Mimsy Were the Borogoves

Movie and DVD Reviews: The best and not-so-best movies available on DVD, and whatever else catches my eye.

Mimsy Review: Land of the Lost

Reviewed by Jerry Stratton, July 29, 2000

Special features

Interviews6

“Marshall, Will, and Holly, on a routine expedition, met the greatest earthquake ever known. High on the rapids, it tossed their tiny raft, and tossed them down a thousand feet below, to the land of the lost.” Wow, I haven’t seen that thing for twenty years and I still remember it. I can’t believe they’re releasing this on DVD. Does this mean I have to break out my twenty-year-old pot stash too?

RecommendationPossible Rental
DirectorsBob Lally, Dennis Steinmetz
Movie Rating4
Transfer Quality7
Overall Rating5
Formats
  • Television Format

I remembered this series as being bad, but I didn’t remember how bad. Don’t get me wrong, I’m glad I bought the disk. It’s a lot of fun to watch this blast from the past. But if you didn’t watch it when you were a kid, you probably aren’t going to like watching it now. It’s pretty much a straight nostalgia trip.

There are four episodes on this DVD. They aren’t in any sort of order, they’re just four reasonably representative episodes. Two involve Enoch, the ‘Sleestak from the future’. Two involve Cha-ka (one of which I’m fairly sure I never saw originally).

In “The Stranger”, Rick, Will, and Holly meet Enoch for the first time and discover that the glowing crystals all over the Lost City have special powers. In “Tag Team”, they teach Cha-Ka and his family to get food on their own instead of stealing it. In “The Search”, Enoch almost finds his way home, and tempts Will to go home without Marshall or Holly. And Rick tells Holly what he thinks of her on his deathbed! In “The Paku Who Came To Dinner”, Cha-Ka falls in love with Holly—or perhaps he just likes her perfume.

The video quality on these episodes is amazingly good. Also amazingly, the quality of the camera work holds up under DVD quality and the television set I have which is much better than the television set I watched this stuff on back in 1974. Even the special effects are pretty good. It is obviously a combination of blue-screen and stop-motion, but for a weekly show in 1974 it works quite well. They put some good work into getting the effects right.

Each episode has a title. It’s probably just the blocky font, but the title is displayed in a manner that is strongly reminiscent of the original Star Trek series. There is a remote Star Trek connection: the first episode on the DVD, “The Stranger”, is written by Walter Koenig.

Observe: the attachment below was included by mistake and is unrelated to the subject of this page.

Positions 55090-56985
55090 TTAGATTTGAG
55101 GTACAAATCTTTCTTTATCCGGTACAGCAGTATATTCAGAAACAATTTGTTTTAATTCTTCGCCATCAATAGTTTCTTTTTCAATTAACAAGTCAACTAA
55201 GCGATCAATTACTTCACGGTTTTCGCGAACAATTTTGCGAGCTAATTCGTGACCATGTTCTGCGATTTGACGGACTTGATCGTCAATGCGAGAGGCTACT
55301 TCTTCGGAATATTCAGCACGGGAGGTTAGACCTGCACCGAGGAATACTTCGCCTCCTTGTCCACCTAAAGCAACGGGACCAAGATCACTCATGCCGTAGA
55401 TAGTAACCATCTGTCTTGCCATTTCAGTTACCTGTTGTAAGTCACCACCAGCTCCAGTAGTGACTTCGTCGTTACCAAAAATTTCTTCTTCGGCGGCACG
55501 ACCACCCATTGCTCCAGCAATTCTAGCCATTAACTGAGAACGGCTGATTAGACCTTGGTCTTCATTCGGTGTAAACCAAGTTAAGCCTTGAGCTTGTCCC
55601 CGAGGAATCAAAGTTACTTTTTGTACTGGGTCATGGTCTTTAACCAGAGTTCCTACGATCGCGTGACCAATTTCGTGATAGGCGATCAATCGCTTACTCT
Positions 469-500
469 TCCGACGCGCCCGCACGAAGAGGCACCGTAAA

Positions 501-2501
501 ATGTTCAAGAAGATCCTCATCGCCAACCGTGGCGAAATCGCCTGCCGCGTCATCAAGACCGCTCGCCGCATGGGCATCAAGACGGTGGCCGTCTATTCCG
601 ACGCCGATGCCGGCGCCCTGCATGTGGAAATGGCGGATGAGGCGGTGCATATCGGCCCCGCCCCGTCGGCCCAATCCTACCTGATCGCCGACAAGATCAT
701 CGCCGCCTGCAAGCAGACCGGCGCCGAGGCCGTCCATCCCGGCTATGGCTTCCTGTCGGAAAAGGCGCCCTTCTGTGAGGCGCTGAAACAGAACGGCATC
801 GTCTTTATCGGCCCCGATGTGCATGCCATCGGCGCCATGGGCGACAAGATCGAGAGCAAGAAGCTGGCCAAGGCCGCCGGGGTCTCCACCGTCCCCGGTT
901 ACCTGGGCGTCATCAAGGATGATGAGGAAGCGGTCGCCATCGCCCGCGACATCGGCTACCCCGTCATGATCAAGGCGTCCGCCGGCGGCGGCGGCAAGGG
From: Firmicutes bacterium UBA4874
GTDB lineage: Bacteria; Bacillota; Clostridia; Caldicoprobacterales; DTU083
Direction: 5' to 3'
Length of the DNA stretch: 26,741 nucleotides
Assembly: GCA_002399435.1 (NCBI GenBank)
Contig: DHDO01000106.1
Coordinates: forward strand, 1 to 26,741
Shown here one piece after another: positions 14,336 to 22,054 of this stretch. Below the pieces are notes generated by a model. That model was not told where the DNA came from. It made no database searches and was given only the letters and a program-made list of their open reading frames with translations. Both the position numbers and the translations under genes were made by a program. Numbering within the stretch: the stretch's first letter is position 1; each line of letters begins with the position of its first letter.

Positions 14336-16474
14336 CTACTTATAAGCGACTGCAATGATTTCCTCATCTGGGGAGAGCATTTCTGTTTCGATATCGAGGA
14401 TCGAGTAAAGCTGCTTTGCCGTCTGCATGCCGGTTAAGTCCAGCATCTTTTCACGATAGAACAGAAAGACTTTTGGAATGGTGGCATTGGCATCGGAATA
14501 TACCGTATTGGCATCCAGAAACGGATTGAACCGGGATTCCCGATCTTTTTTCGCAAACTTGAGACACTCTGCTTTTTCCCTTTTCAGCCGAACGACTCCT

Particularly cool are the two interviews on the disk. One is with Sid and Marty Krofft, the creators of the series, who also created a number of other influential shows in that time period: H.R. Pufnstuf, for example, and Electrowoman & Dynagirl. Sid and Marty Krofft were hot properties back in the seventies. I even remember an interview with them in “Dynamite”, a monthly news magazine for kids, in which they were building a theme park (apparently it opened in Atlanta and then closed down again within the year).

The other interview is with Kathy Coleman and Phillip Paley. If those names don’t sound familiar to you, try Holly Marshall and Cha-Ka. Kathy’s changed her hair color since 1974 and she now has more than one change of clothes. The IMDB lists “Land of the Lost” as her only credit and “now working in retail” for where she is now. And her two kids brag that their mother was Holly Marshall. Phillip Paley didn’t fare much better in the acting world, with one other item under his belt besides “Land of the Lost”. Today he’s an “Internet businessman”. Together they tell some great stories about working on the show. As a kid I never really thought about the fact that these characters were played by other kids my age—in this case, one of them covered in makeup and fake fur!

There’s an interesting trick on the menus. The background on all of the menus are in motion: scenes from the shows. To keep them longer without using up lots of space for the video, they carefully chose scenes that could be “reversed”: a few seconds of scene plays, the scene reverses, plays backwards, and then plays forward again. It doesn’t always work so well, but it’s a good try.

If you have the VHS releases, these are the same episodes as were released in Volume 1 and Volume 2 of the VHS tapes. I don’t know if I would actually buy a “volume 2” DVD that collects volumes 3 and 4 of the VHS series. Mostly I bought this so I could say that I have it. As I said earlier, if you never saw this as a kid, you probably don’t have any need to watch it now. But if you fondly remember “The Land of the Lost” on Saturday mornings, you’ll get a kick out of watching these episodes again.

Recommendation: Possible Rental

DirectorsBob Lally, Dennis Steinmetz
Spoken languageEnglish
SubtitlesNone
Special FeatureInterviews
More links

If you enjoyed Land of the Lost…

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